In the early 2000s, the Department of Housing and Urban Development (HUD) began requiring an annual Point in Time count as a means of collecting vital data in individual communities.
When it comes to working with people who are experiencing homelessness, data is a powerful tool. Without data, it’s near impossible to understand the challenges a community faces or track the success of agency programs intended to address those challenges.
What is the Point in Time Count?
A Point-in-Time Count is a count of sheltered and unsheltered people who are experiencing homelessness on a single night in a given community. Counts are carried out by staff and volunteers who conduct surveys that allow people who are experiencing homelessness to express their specific needs and housing status.
HUD requires PIT counts annually, but only requires the unsheltered portion of the count every other year. However, many communities include unsheltered people in their annual counts as a way to gather more accurate data and provide better services.
When the overarching goal is to reduce and eventually eliminate homelessness, it’s absolutely necessary to understand exactly how many people need to be placed in housing. A headcount provides a hard data point that allows communities to form an actionable plan. Without a headcount, agencies would have to rely on anecdotal data and assumptions to address the challenges in their community.
In the end, it would be impossible to know if housing programs and other forms of support were actually working to reduce and eliminate homelessness.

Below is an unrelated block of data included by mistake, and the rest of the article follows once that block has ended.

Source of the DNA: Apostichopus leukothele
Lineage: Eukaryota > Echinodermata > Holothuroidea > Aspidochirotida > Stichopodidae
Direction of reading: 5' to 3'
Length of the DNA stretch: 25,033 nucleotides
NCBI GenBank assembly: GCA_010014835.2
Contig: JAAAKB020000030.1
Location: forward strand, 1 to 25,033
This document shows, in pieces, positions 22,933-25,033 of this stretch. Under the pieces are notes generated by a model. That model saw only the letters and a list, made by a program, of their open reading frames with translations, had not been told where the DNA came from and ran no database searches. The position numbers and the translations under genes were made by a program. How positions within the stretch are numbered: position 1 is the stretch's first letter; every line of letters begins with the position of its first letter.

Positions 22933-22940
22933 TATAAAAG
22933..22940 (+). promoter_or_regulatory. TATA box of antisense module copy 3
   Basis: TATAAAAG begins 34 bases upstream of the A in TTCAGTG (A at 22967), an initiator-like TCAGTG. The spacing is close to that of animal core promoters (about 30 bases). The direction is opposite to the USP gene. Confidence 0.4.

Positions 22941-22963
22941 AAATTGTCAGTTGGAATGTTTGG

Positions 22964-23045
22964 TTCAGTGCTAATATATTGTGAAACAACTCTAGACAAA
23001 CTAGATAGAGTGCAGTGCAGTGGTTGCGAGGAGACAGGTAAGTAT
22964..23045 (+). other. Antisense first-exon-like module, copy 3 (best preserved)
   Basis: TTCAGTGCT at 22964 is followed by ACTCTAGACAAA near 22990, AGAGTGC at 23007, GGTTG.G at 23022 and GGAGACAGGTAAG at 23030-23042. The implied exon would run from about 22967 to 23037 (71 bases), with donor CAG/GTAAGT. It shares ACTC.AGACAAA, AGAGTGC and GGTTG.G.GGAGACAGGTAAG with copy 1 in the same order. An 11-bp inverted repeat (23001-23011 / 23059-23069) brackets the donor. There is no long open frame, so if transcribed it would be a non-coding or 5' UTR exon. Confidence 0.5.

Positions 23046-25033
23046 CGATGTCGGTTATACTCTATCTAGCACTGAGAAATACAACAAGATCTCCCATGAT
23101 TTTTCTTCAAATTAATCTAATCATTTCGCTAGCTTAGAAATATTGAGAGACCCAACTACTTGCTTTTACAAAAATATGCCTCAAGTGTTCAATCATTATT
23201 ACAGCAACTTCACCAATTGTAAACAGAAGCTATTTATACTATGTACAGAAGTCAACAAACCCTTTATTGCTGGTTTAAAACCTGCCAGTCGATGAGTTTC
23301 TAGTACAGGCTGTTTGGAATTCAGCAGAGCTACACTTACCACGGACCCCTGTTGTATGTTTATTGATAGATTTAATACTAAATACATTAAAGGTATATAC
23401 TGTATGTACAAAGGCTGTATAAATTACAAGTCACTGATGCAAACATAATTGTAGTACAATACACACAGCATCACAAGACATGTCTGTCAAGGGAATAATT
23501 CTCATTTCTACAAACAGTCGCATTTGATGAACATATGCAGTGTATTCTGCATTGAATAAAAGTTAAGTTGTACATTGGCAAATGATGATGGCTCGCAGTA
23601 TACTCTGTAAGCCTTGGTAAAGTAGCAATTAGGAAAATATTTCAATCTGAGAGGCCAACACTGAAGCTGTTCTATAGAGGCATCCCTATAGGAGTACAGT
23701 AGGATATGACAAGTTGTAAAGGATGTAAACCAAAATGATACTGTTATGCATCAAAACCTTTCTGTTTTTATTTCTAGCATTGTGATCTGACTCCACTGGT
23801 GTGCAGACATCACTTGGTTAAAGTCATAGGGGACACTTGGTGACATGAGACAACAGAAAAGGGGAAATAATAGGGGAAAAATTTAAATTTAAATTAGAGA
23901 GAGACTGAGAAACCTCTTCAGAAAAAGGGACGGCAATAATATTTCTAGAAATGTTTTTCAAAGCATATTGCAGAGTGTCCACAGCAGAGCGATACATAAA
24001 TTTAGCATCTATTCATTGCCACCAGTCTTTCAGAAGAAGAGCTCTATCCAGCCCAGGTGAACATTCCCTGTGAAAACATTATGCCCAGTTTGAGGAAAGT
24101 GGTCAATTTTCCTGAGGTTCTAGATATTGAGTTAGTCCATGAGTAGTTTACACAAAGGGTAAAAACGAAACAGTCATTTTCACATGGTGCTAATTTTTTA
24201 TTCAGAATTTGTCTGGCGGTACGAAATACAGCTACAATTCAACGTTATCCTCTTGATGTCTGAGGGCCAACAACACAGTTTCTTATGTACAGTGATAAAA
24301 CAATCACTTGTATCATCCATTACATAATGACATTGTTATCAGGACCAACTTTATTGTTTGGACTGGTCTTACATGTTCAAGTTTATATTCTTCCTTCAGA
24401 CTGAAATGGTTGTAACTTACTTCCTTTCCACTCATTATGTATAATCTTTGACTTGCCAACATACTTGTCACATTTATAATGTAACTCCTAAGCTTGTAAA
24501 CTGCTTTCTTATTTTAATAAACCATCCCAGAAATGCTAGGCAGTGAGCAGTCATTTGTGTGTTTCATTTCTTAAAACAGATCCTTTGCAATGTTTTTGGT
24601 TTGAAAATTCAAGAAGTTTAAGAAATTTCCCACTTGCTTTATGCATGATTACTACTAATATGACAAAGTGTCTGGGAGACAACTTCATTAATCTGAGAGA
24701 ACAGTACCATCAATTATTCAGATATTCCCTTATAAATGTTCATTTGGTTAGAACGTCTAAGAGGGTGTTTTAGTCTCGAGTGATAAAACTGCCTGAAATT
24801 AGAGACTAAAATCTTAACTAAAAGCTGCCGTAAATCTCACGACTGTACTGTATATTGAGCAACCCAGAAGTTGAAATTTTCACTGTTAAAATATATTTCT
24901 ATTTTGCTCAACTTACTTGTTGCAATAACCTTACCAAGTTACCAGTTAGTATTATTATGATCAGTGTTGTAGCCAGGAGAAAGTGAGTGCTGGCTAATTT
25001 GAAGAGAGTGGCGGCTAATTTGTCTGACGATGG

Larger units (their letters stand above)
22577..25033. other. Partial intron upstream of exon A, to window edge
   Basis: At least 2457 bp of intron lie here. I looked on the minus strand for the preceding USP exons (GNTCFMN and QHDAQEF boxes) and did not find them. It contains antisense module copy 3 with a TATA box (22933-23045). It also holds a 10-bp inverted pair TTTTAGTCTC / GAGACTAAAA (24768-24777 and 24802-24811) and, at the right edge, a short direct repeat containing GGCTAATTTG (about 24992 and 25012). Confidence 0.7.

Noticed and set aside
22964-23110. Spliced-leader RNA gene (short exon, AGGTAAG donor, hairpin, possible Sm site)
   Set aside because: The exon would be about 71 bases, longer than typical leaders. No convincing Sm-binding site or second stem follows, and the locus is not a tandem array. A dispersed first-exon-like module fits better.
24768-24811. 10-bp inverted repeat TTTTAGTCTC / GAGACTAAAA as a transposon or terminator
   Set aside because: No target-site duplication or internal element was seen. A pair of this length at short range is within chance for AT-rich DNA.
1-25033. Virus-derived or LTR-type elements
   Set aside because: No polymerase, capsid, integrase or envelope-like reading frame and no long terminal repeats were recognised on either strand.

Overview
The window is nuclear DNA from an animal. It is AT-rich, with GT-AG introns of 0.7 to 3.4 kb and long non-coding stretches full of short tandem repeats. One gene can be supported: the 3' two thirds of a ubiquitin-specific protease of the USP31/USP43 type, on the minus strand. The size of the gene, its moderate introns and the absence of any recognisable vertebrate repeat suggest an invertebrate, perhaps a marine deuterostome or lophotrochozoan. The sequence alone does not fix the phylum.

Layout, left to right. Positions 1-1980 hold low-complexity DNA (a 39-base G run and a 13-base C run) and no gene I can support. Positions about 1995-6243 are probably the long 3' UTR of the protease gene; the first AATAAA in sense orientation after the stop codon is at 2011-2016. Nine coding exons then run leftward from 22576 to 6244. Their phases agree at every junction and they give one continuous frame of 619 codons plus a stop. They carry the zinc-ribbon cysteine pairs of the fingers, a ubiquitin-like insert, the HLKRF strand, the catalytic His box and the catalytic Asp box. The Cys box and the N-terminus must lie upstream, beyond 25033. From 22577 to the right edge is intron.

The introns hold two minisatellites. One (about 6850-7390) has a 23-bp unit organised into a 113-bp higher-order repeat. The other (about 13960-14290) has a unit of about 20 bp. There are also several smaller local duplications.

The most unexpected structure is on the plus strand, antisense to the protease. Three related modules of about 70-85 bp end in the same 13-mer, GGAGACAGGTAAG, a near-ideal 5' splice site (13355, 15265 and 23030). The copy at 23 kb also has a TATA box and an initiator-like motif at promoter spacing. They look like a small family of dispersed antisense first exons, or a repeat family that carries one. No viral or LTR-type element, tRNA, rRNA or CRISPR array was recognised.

HUD requires PIT counts so that communities and agencies can review data year-over-year to assess their own success. And, HUD uses this data to distribute federal funds accordingly.
Why are Point-in-Time Counts Important?
On a local level, these counts allow agencies to plan for real needs. People who are experiencing homelessness are naturally difficult to track because they move frequently and do not always feel comfortable using community resources available to them. It can be easy for individuals to fly under the radar for months or even years.
Getting out on the street level and physically counting these people is the only way to fully understand the scope of work a community has ahead of them in order to adequately house each individual.
Point-in-Time counts also demonstrate real needs to funding entities like HUD and other agencies so that they can make monetary decisions based on data.
Publishing data from a Point-in-Time count raises awareness among community members who can participate in the solution. City officials, businesses, and residents need to be aware of how many people in their vicinity are facing this problem so that they can vote on policies and support agencies that are working to put an end to homelessness.
How are PIT Counts Conducted?
Point-in-Time counts are conducted in January but the data is submitted and published a few months later, typically in April or May. However, the planning for the annual count often begins months prior, since these projects require a lot of time and manpower.
These counts are led by a community’s Continuum of Care (CoC), but every agency in the area must work together to complete the count. First, the CoC will set up a committee (and potentially sub-committees) that will work together on planning the count over the course of several months. The committee meets and selects a specific date and time for the actual headcount to occur and a methodology for which to conduct the count.